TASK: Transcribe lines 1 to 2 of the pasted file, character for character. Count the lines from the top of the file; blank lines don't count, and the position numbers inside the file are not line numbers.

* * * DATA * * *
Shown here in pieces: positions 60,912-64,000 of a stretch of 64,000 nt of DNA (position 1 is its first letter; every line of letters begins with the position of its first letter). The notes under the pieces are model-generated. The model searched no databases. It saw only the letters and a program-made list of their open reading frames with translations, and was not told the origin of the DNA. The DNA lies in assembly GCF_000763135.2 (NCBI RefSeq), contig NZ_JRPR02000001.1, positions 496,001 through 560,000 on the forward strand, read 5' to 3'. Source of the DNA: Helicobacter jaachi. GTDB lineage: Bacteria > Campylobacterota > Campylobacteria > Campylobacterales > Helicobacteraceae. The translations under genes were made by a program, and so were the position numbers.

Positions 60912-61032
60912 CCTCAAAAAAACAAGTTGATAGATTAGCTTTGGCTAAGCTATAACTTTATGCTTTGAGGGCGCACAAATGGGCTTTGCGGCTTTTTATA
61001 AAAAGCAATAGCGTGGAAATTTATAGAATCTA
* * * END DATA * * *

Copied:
Shown here in pieces: positions 60,912-64,000 of a stretch of 64,000 nt of DNA (position 1 is its first letter; every line of letters begins with the position of its first letter). The notes under the pieces are model-generated. The model searched no databases. It saw only the letters and a program-made list of their open reading frames with translations, and was not told the origin of the DNA. The DNA lies in assembly GCF_000763135.2 (NCBI RefSeq), contig NZ_JRPR02000001.1, positions 496,001 through 560,000 on the forward strand, read 5' to 3'. Source of the DNA: Helicobacter jaachi. GTDB lineage: Bacteria > Campylobacterota > Campylobacteria > Campylobacterales > Helicobacteraceae. The translations under genes were made by a program, and so were the position numbers.

Positions 60912-61032